malloc() & address allocation

This is a discussion on malloc() & address allocation within the C Programming forums, part of the General Programming Boards category; Hi there. I know that malloc() takes its memory chunks from the heap. assuming that there are two consecutive malloc ...

  1. #1
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    malloc() & address allocation

    Hi there.
    I know that malloc() takes its memory chunks from the heap. assuming that there are two consecutive malloc calls, one immedietly after the other, one would assume that the chunks would be allocated nearby like blocks in an array,

    what i mean is
    //assume sizeof(char)=1
    char * p1 = (char*)malloc(sizeof(char)); //now let p1 =1460 (address)
    char * p2 = (char*)malloc(sizeof(char));

    now p2 should be =1461 (or atleast 1462 for even address boundary), right? but instead, my Turbo Compiler gives the allocated address as 1468 (i.e. an 8 byte gap between the addresses consecutive calls).

    experimenting a lot, there always seems to be either a 4 byte or 8 byte gap between the consecutively malloc()'d allocated addresses. , so if we allocated a 3 int array using malloc(3*sizeof(int)), and then one more malloc, the first malloc ()returned address would be 1460, and the second malloc will return 1468.

    I searched in the net and found out that ANSI doesnt specify how the memory must be allocated between malloc calls, it is specific to single malloc calls.

    could anyone tell me why there is a gap, ?? I do hope u got my doubt....

    regards

  2. #2
    Code Goddess Prelude's Avatar
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    >one would assume that the chunks would be allocated nearby like blocks in an array
    One could assume that, and on many implementations one would be correct. But because the standard doesn't require that malloc return contiguous blocks of memory, the assumption is not portable.

    >could anyone tell me why there is a gap
    Suitable alignment. The standard only requires that malloc return "at least" as much memory as you ask for, but it's almost always more.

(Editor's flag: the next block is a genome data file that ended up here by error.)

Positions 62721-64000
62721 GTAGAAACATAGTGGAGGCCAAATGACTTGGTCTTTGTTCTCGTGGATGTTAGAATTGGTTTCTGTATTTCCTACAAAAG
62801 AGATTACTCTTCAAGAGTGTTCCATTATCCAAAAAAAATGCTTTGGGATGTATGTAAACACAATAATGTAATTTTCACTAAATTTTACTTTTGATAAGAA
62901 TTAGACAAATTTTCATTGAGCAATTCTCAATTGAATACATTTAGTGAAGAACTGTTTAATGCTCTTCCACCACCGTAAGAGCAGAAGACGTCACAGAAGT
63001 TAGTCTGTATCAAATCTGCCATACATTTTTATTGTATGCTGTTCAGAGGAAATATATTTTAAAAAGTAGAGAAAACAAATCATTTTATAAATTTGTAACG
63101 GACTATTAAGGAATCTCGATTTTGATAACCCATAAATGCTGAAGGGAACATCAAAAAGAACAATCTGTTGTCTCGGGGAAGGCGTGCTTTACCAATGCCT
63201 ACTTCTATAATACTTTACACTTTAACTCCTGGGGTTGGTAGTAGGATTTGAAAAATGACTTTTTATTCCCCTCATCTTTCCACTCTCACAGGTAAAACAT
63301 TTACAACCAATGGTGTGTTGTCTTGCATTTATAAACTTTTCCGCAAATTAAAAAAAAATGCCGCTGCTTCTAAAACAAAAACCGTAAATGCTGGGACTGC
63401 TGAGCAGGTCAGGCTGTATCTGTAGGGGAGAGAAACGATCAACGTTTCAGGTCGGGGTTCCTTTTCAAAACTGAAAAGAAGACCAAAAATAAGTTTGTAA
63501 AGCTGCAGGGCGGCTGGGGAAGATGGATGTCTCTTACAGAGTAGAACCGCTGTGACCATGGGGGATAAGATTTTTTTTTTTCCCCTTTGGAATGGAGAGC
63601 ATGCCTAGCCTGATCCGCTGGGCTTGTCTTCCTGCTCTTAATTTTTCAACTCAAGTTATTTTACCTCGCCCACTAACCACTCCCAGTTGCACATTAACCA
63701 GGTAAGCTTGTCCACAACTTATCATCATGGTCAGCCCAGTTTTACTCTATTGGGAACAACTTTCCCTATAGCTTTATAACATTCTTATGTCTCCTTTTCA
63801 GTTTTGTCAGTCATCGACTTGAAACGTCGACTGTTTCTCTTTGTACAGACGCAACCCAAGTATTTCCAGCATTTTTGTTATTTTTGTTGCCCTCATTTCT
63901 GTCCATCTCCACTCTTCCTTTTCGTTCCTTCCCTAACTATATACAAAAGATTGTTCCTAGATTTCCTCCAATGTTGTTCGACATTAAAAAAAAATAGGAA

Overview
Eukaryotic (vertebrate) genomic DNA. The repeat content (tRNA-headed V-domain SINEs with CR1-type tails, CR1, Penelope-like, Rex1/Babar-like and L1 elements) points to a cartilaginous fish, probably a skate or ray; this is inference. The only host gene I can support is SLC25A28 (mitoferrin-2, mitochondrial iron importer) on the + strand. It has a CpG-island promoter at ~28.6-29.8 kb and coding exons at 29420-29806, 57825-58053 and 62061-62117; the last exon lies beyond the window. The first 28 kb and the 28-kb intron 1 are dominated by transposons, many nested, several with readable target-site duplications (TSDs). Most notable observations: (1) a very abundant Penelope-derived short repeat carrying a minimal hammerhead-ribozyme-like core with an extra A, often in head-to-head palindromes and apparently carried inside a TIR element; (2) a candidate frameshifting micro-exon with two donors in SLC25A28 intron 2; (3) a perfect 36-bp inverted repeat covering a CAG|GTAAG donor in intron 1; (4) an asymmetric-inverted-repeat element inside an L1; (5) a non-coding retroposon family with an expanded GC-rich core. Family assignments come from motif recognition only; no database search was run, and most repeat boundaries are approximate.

My best code is written with the delete key.

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    u say it returns more. Does this mean i can use the "gap" to write/read anything and there wont be any "violation" ?

    i know the gap might be just anywere from 4 - 6 bytes...

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    >Does this mean i can use the "gap" to write/read anything and there wont be any "violation" ?
    You would be walking on thin ice to be sure. It's strongly recommended that you only use what you asked for originally.
    My best code is written with the delete key.

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    okey dokey.... thanks a lot.

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    Certainly if you tried to write into that "gap" having the Microsoft debug mode runtime library linked to your program, it'll point out your error when you free the memory, as it allocates slightly more memory than you expect (I mean, beyond normal allocation) in order to detect violations like overruns.

    Generally speaking, you should use what you're given rather than try to "cheat" the system. If you want those chars to be contigious, allocate an array of them.

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    After the (an arbitrary) program runs for a while, there will be many chunks allocated and given back and they will be in abitrary order as far as their next assignment is concerned. Then you cannot even count on the "next" one being at a larger address. Nor can you count on the separation originally used to stay the same. In many implementations there will be a minimum (probably 8) alignment used, but there may well be more space allocated with a before and after frame start and frame end code inserted. If you mess up these you will have exceeded the limits of your space and the program will fail. This helpsto prevent things like indexing past the end or before the start of and array. If you know the implementation you can write a monitor or garbage collector of your own to report memory usage real-time or do automatic garbage collection by "walking the heap" (and in the case of the garbage collector you will also need to walk the stack where there will almost certainly be "frames" used. You should only write into the space you have allocated, but you probably can look at the whole heap - used and unused.

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